Synthesis and Anticonvulsant Activity of a New Class of 2-[(Arylalkyl)amino]alkanamide Derivatives
Thomas Jefferson University, Filadelfia, Pennsylvania, United States Journal of Medicinal Chemistry
(Impact Factor: 5.45).
03/1998; 41(4):579-90. DOI: 10.1021/jm970599m
Although most epilepsies are adequately treated by conventional antiepileptic therapy, there remains an unfulfilled need for safer and more effective anticonvulsant agents. Starting from milacemide, a weak anticonvulsant, and trying to elucidate its mechanism of action, we discovered a structurally novel class of potent and preclinically safe anticonvulsants. Here we report the structure-activity relationship (SAR) study within this series of compounds. Different parts of the structural lead 2-[[4-(3-chlorobenzoxy)benzyl]amino]acetamide (6) were thus varied (Figure 1), and many potent anticonvulsants were found. As an outcome of this study, 57 ((S)-2-[[4-(3-fluorobenzoxy)benzyl]amino]propanamide methanesulfonate, PNU-151774E) emerged as a promising candidate for further development for its potent anticonvulsant activity and outstanding therapeutic indexes (TIs) in different animal tests.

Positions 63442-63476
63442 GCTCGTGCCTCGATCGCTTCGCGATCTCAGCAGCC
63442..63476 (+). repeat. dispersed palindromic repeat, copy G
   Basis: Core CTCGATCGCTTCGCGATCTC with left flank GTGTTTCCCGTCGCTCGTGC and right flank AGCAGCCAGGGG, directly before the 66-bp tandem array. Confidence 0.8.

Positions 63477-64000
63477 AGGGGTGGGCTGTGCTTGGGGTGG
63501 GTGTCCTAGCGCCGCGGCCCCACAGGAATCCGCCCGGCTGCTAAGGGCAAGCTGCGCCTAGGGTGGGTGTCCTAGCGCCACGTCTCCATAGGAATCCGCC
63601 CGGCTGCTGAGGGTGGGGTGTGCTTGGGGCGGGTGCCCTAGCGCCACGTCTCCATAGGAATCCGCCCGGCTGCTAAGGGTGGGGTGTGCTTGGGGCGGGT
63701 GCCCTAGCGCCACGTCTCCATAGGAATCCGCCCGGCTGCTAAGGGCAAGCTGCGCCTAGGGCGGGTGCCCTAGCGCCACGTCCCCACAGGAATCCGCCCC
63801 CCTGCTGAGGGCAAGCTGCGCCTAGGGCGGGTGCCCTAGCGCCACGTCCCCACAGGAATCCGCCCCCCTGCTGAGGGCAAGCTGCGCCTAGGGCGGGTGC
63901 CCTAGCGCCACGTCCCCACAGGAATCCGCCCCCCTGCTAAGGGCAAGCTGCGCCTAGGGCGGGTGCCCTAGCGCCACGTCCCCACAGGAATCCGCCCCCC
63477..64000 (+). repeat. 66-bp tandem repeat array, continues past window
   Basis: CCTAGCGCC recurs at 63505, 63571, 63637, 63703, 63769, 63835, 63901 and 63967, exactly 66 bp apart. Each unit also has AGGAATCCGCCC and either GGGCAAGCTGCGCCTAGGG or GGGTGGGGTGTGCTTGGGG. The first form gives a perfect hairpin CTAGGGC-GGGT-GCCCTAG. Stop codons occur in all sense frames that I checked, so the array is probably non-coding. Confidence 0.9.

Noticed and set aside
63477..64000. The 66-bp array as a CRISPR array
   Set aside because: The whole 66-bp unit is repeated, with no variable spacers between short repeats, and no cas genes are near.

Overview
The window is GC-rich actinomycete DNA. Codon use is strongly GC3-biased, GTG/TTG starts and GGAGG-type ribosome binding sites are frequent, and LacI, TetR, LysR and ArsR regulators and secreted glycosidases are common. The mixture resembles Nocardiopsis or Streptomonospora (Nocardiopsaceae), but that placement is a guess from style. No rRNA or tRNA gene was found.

Available from: M. Sardina
- "The sodium channel inhibition is both concentration-and state-dependent (different potency at different states of the channel), thus inhibiting the excessive presynaptic release of excitotoxic amino acids like glutamate without influencing the physiological activity     . Safinamide does not affect L-type calcium channels (no effects on blood pressure or heart rate)    , is well tolerated with a favorable side effect profile, has no major drug–drug interactions, and no diet restrictions   . "